Napster was a criminal activity, people went to prison for it. It was shut down by the Department of Justice. Hackers, ooooo, evil. Yeah, except that it opened up the business model to companies such as Netflix and Spotify.
Maybe the next Steve Jobs is a girl in Oaxaca.
Kids are fairly comfortable breaking the rules, especially in the tougher areas of most countries. Normally your challenge in the general population is to teach them entrepreneurship. The problem with the kids involved in organized crime isn't teaching them entrepreneurship but rule-following, to come back from where they went when they went too far. But that's a good place to be.
Maybe the next Steve Jobs is a girl in Oaxaca. Will she have the chance to expand and create or will she be trapped in a shitty job in a maquiladora because she didn't have the opportunities and became stuck?
And what about the fighting of local gangs in the US? If there was one drug supplier—let's take the Sinaloa Cartel as an example—to two gangs in the US, wouldn't this single supplier bond them? Or at least inconvenience the Sinaloa Cartel?
Not necessarily. The one supplier doesn't necessarily care as long as they are getting their drugs across the border. They don't care if these gangs are killing each other. What we've seen time and time again in Mexico is that cartels will sell to rival gangs without a problem. You'll have rival gangs buying from more than one supplier.
One way of thinking of that is that it isn't the cartel that is selling it to them, it's the cartel that is funding operations. It's almost like the internet. You have packages that go from this computer to that computer. Frankly, I don't care how it gets there. I just need it to get there. A lot of drug smuggling happens like that. I have a drug here and I'll send it there. What happens in between, well, I really don't care, at least not that much.
Read more: The One-Stop Smuggling Town
So I'll be funding different chains. For example you have operations that specialize in smuggling on the US border. That's all they do. Or I move drugs within Mexico, from Chiapas to Guadalajara; these are the famous plazas that are terribly misunderstood. A plaza is an area where X cartel has enforcement forces to limit mobility to competition. We think of them as territories and they are more like supply chains. These are not marching armies; these are UPS carriers. It's about maintaining access to the highway system, for example. The reality though is that supply chains of competitors do overlap.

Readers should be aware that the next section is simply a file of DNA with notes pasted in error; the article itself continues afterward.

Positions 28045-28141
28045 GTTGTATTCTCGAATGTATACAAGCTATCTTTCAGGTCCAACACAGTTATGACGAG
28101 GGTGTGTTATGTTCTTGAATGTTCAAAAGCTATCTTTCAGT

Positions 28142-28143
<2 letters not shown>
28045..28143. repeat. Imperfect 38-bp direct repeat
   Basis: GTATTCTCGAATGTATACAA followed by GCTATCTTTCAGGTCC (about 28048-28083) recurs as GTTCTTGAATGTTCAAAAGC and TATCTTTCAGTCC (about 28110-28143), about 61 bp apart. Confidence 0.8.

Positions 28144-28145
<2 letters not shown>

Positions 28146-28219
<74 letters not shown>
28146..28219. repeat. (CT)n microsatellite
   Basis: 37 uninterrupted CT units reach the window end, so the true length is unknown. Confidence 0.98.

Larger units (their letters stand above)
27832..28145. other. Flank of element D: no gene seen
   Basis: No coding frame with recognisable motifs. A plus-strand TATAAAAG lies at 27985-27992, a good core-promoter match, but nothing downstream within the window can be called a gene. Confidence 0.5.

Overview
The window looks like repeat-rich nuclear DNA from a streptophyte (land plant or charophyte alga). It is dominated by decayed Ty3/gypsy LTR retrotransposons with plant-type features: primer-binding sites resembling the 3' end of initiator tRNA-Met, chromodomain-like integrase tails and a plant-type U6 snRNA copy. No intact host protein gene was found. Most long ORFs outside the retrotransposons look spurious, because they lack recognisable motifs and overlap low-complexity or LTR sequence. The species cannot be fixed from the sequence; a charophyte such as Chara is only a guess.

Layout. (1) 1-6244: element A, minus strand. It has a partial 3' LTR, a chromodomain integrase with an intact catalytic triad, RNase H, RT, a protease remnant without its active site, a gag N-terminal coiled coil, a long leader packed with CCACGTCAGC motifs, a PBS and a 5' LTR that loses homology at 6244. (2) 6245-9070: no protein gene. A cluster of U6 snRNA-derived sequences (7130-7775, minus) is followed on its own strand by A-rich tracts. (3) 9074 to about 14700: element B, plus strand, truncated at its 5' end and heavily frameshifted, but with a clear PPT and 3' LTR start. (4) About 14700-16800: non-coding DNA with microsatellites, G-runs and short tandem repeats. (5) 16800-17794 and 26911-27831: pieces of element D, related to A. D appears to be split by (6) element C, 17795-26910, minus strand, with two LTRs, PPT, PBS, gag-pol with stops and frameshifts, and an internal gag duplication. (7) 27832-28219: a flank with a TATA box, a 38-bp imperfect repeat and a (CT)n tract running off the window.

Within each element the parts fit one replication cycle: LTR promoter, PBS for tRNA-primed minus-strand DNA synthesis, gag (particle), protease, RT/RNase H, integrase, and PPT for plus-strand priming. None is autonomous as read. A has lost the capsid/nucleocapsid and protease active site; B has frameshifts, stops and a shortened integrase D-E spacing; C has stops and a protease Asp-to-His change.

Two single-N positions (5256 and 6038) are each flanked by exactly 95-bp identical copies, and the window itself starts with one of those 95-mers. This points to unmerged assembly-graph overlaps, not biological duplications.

And is this when we can expect waves of violence in Mexico?
A lot of these fights we get, when the levels of violence spike in Mexico, it's mostly because one member of one chain crossed the supply line of another member. One of the explanations of increases in violence becomes then not so much a matter of someone trying to take a plaza. It's that somebody found another supplier and started piggybacking on the supply chain—they start moving drugs for more than one supplier.
But waves of violence tend to be complex phenomena and as such, they rarely have a single point of origin.
Don't you think if people really knew the odds of being captured or killed while working as a drug dealer they might reassess their career choice?
But what are the odds of becoming the next Steve Jobs or Elon Musk? They are tiny. But they fuel the dreams of 90 something percent of entrepreneurs in Silicon Valley that will probably fail. It's ambition. These are low probability high reward kinds of environments. And that is highly ambitious behavior that you want to encourage. Those are the people that see a problem and don't get deterred. They change everything.
One of the biggest missed opportunities on the War on Drugs is that we haven't identified a way of filtering out these high-risk tolerant people that we are losing to organized crime. We aren't providing any alternatives for them to take the exit and leverage some of the skill sets they acquired in a way that would be both high-risk and high-reward and also legal.